Ah, meadowsweet. As the name implies, this is a sweet herb belonging to the Rosaceae family and is related to roses and peaches. The usage of meadowsweet dates back to the time of the Bronze age where it has been found by the remains of druids. Whether you realize it or not, you almost certainly are already acquainted with this plant, since it contains the main ingredient found in aspirin: salicylic acid.
More than salicyclic acid alone however, meadowsweet contains numerous compounds which have been studied for their medicinal usage, including heparin, as well as various flavonoids. A recent scientific study in mice showed that consumption of the flowers led to a 67% reduction in the acquisition of cervical cancer 11. Whilst these results have not yet been confirmed in human trials, the research does sound promising.
In conclusion, whilst medicine may focus on ways to treat cancer once it has arisen, a lot can be done to prevent it from occurring in the first place. Eating a healthy diet supplemented by a variety of natural herbs such as the ones mentioned is a good place to start. Adding these herbs to your salads, or extracting their nutrients into delicious, earthy teas, may just be the routine that keeps you healthy well into your advanced years.
1. Adam K, Sivropoulou A, Kokkini S, et al. 1998. Antifungal activities of Origanum vulgare subsp. hirtum, Mentha spicata,Lavandula angustifolia, and Salia fruticose essential oils against human pathogenic fungi. Journal of Agricultural Food Chemistry 46: 1739-1745.
2. Souza El, Stamford TLM, Lima EO, et al. 2007. Effectiveness of Origanum vulgare L. essential oil to inhibit the growth of food spoiling yeasts. Food Control 18(5): 409-413.
3. Khan A, Bashir S, Khan SR, et al. 2011. Antiurolithic activity of Origanum vulgare is mediated through multiple pathways. BMC Complementary and Alternative Medicine 11: 96.
4. Mehdi SJ, Ahmad A, Irshad M, et al. 2011. Cytotoxic effect of carvacrol on human cervical cancer cells. Biology and Medicine 3(2): 307-312.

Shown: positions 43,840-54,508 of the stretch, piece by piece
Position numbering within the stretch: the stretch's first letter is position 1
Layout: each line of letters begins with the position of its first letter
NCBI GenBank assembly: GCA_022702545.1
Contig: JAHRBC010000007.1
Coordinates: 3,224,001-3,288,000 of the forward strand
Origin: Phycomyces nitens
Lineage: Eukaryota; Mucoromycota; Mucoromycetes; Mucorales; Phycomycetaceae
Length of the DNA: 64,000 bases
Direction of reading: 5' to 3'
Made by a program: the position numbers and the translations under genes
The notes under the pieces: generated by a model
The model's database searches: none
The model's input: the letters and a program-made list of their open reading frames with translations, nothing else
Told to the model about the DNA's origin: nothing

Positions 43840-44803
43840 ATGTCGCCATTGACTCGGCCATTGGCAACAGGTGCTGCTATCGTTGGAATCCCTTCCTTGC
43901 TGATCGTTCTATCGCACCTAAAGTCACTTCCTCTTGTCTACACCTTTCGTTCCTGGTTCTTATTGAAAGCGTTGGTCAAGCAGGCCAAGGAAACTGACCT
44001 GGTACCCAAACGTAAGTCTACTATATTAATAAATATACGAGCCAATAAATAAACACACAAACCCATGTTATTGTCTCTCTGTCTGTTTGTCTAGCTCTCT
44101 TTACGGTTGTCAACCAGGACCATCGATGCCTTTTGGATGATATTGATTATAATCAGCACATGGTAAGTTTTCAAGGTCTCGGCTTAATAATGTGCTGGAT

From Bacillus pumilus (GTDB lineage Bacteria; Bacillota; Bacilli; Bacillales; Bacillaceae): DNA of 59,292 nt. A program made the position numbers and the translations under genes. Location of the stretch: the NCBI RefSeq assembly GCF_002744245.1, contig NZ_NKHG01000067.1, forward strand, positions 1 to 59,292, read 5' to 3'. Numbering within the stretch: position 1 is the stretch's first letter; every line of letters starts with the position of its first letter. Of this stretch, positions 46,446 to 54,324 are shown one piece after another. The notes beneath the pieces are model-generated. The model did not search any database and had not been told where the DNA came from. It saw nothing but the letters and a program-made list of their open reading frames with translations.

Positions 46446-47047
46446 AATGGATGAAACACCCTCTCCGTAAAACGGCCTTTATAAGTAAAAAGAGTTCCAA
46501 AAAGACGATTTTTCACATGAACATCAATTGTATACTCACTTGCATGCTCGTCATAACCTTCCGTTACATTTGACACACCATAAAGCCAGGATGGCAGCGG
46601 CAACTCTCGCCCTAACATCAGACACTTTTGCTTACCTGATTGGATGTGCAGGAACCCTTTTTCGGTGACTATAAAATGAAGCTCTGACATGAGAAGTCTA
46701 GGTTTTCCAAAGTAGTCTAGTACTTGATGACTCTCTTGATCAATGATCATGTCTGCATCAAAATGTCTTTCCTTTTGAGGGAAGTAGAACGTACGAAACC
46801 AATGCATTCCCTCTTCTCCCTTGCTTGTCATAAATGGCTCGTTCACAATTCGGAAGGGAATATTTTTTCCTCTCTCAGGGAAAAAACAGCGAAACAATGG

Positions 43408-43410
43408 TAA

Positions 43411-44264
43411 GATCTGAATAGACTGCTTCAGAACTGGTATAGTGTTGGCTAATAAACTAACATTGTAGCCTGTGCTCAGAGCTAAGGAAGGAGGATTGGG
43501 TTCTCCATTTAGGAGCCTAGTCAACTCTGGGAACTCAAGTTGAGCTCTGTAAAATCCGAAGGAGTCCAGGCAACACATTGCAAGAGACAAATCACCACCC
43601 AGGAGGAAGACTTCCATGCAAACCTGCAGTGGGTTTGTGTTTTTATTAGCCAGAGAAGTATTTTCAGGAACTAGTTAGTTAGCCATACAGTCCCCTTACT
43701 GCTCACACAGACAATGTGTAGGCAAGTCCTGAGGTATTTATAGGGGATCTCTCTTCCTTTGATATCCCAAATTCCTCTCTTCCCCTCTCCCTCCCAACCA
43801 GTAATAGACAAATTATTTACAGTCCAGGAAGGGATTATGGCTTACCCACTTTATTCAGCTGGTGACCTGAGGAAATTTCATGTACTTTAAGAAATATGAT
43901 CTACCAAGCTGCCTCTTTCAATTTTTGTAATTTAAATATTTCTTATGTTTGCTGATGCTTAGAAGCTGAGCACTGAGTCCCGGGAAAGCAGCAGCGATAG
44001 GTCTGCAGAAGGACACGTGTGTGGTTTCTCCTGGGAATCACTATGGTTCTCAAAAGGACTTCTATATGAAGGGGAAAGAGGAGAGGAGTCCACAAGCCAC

5. Yin Q-H. 2012. Anti-proliferative and pro-apoptotic effect of carvacrol on human hepatocellular carcinoma cell line HepG-2. Cytotechnology 64(1): 43-51.
6. Miranda CL, Yang Y-H, Henderson MC, et al. 2000. Prenylflavonoids from hops inhibit the metabolic activation of the carcinogenic heterocyclic amine 2-amino-2-methylimidazo[4,5-f]quinoline, mediated by cDNA-expressed human CYP1A2. Drug Metabolism and Disposition 28(11): 1297-1302.
7. Deeb D, Gao X, Jiang H, et al. 2010. Growth inhibitory and apoptosis-inducing effects of xanthohumol, a prenylated chalone present in hops, in human prostate cancer cells. Anticancer Research 30(9): 3333-3339.
8. Yamaguchi K, Liggett JL, Kim N-C, et al. 2006. Anti-proliferative effect of horehound leaf and wild cherry bark extracts on human colorectal cancer cells. Oncology Reports 15(1): 275-281.
9. Hamedeyazdan S, Fathiazad F, Sharifi S, et al. 2012. Antiproliferative activity of Marrubium persicum extract in the MCF-7 human breast cancer cell line. Asian Pacific Journal of Cancer Prevention 13(11): 5843-5848.
10. Encalada, M. A., Rehecho, S., Ansorena, D., Astiasarán, I., Cavero, R. Y., & Calvo, M. I. (2015). Antiproliferative effect of phenylethanoid glycosides from Verbena officinalis L. on Colon Cancer Cell Lines. LWT – Food Science and Technology,63(2), 1016-1022.
11. Peresunko, A. P., Bespalov, V. G., Limarenko, A. I., & Aleksandrov, V. A. (1993). Clinico-experimental study of using plant preparations from the flowers of Filipendula ulmaria (L.) Maxim for the treatment of precancerous changes and prevention of uterine cervical cancer. Vopor Onkl., 39(7), 12th ser., 291-295.